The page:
Mon 14 Oct 19.
Ruapehu has voted to return Mayor Don Cameron to office with a strong mandate for his third three year term.
Under the STV (Single Transferable Vote) system in place for this election Mayor Cameron won on the first iteration receiving 2847 votes well above the other mayoral challenger Jacques Windell on 750 votes.
Voter turnout was 48.87% above the 2016 election turnout of 46.47% and just ahead of the average voter turnout for all councils of 48.3%.
Mayor Cameron said that he wanted to thank Ruapehu voters for their support which he saw as a vote of confidence in Council’s governance and growth focused work programme.
I am thrilled with the make-up of the new Council and two new councillors business woman Robyn Gram on the Taumarunui Ward and our youngest ever councillor Elijah Pue elected by the Waimarino-Waiouru Ward.
I am confident they will both make a valuable contribution to Council with Robyn bringing her demonstrated common sense and Elijah an important youthful outlook and focus on the issues important to our Rangatahi like the environment and climate change.
Mayor Cameron said that the new Council has a busy first week with a meet and greet of the new and re-elected members before getting underway on what is a significant set of issues and work programme.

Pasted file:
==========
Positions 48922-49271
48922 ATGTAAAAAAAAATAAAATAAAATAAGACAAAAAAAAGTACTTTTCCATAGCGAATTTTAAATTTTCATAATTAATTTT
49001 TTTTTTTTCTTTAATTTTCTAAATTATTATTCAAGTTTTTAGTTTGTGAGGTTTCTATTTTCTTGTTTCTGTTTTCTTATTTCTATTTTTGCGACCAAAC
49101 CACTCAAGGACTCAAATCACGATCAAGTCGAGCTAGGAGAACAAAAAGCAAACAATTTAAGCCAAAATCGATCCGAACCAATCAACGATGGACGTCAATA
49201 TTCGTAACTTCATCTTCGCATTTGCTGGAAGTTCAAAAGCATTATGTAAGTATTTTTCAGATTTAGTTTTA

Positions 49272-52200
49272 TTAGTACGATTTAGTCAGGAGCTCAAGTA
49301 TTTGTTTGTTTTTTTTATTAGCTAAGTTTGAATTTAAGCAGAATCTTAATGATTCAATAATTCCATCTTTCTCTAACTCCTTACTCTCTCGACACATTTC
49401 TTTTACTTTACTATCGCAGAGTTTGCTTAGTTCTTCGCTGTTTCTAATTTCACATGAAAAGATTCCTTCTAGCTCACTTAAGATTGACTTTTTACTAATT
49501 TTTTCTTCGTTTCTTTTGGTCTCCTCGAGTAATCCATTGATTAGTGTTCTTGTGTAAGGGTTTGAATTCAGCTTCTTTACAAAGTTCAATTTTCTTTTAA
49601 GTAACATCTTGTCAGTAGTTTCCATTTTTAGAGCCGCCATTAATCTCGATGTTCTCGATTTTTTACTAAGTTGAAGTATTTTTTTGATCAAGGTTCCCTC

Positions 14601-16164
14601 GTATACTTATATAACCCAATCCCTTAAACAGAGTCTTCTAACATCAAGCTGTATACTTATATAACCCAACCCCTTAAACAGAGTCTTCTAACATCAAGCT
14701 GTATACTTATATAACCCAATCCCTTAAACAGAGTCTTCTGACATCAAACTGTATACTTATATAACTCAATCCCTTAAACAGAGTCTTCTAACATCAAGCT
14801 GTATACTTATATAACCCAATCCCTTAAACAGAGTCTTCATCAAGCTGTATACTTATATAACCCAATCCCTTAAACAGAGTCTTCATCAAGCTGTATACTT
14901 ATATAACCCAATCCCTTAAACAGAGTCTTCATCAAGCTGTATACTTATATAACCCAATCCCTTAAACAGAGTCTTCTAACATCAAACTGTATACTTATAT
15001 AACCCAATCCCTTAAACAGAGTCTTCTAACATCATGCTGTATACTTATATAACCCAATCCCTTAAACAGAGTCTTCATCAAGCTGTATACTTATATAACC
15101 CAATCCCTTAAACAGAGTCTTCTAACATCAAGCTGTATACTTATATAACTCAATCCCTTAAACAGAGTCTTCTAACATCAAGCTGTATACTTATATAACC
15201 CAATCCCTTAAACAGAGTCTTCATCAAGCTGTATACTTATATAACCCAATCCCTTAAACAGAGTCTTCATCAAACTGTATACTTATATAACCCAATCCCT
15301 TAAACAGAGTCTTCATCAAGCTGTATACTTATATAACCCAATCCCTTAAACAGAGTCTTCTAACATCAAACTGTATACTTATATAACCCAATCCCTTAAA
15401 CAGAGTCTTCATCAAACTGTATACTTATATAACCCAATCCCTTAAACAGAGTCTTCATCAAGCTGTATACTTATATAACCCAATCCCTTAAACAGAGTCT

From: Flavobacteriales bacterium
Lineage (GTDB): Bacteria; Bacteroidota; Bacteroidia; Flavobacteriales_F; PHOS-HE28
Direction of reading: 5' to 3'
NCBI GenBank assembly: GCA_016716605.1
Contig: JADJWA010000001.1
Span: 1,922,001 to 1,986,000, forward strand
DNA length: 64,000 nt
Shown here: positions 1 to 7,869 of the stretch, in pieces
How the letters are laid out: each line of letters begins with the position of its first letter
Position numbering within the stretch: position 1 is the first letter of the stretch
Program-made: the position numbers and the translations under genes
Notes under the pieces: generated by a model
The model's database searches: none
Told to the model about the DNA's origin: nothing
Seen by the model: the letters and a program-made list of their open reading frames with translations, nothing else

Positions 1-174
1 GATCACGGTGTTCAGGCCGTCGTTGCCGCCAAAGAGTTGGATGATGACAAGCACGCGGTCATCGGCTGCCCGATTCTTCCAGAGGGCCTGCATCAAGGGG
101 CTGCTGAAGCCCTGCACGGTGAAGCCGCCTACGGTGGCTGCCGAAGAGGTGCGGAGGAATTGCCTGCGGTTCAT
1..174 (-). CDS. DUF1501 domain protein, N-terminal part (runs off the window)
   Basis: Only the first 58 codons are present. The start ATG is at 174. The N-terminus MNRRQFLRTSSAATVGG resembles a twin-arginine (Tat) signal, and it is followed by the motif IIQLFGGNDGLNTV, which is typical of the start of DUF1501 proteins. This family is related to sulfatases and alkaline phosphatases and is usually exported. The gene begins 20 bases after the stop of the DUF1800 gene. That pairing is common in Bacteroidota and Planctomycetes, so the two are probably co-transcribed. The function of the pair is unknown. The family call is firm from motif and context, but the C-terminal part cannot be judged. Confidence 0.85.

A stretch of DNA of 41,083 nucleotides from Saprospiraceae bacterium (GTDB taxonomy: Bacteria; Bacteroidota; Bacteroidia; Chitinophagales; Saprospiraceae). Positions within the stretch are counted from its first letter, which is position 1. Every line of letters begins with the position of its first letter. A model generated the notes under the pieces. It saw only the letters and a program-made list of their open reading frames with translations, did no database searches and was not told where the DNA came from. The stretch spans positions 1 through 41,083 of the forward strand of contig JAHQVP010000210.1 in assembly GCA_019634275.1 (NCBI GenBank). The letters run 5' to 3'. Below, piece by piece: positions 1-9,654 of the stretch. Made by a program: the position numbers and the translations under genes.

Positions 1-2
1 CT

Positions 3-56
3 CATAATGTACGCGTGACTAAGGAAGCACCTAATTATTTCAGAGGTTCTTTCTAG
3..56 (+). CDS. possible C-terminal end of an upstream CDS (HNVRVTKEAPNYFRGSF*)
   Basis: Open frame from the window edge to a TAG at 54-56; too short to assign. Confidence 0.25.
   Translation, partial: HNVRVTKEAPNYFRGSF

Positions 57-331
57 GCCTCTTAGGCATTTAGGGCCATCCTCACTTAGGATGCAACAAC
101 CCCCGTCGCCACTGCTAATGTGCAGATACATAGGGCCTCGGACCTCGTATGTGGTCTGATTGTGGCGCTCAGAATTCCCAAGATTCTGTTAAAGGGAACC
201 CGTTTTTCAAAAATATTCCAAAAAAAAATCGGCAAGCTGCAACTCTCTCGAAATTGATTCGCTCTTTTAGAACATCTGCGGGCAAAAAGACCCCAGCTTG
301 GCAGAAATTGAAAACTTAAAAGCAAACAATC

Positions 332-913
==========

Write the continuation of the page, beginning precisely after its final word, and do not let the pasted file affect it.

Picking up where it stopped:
At the time we described last year’s Long Term Plan (LTP) as ‘”the most exciting, ambitious, and yet challenging ten year strategic plan so far” with the work planned for the next three years likely to set Ruapehu’s development agenda for a generation.
Community support for the LTP provided Council with the funding and necessary framework to undertake the work required to meet government legislated compliance requirements notably in water and waste management, increase our spending on local roads by $2m, continue with economic and social development and maintain our levels of service.
One of the key commitments in the LTP was on working hard with government to obtain funding assistance to help bring down the uncomfortable projected increase in debt from the unavoidable water infrastructure upgrades.
Council Chief Executive Clive Manley has subsequently been working as part of a team advising government on water regulation changes and to unlock funding support.
We are hopeful that government’s promised financial assistance will make a meaningful difference to the level of rate increases Ruapehu ratepayers will need to pay to receive the new mandated water quality levels.
Despite any government funding support we may receive there are Ruapehu whanau are already struggling or failing to meet the rising cost of housing, food and essential services such as electricity.
In response one of Council’s major Policy initiatives over the next three years is a community led, multi-year, cross-generational ‘Liveability and Affordability Study’ focusing on housing, health, education, employment, environment, accessibility and social wellbeing.
The Study aims to give Council, our partner agencies, NGO’s, and the community as a whole, a much clearer picture of our social and economic challenges and the supporting evidence to better lobby the government and make better decisions on the most urgent needs of Ruapehu communities.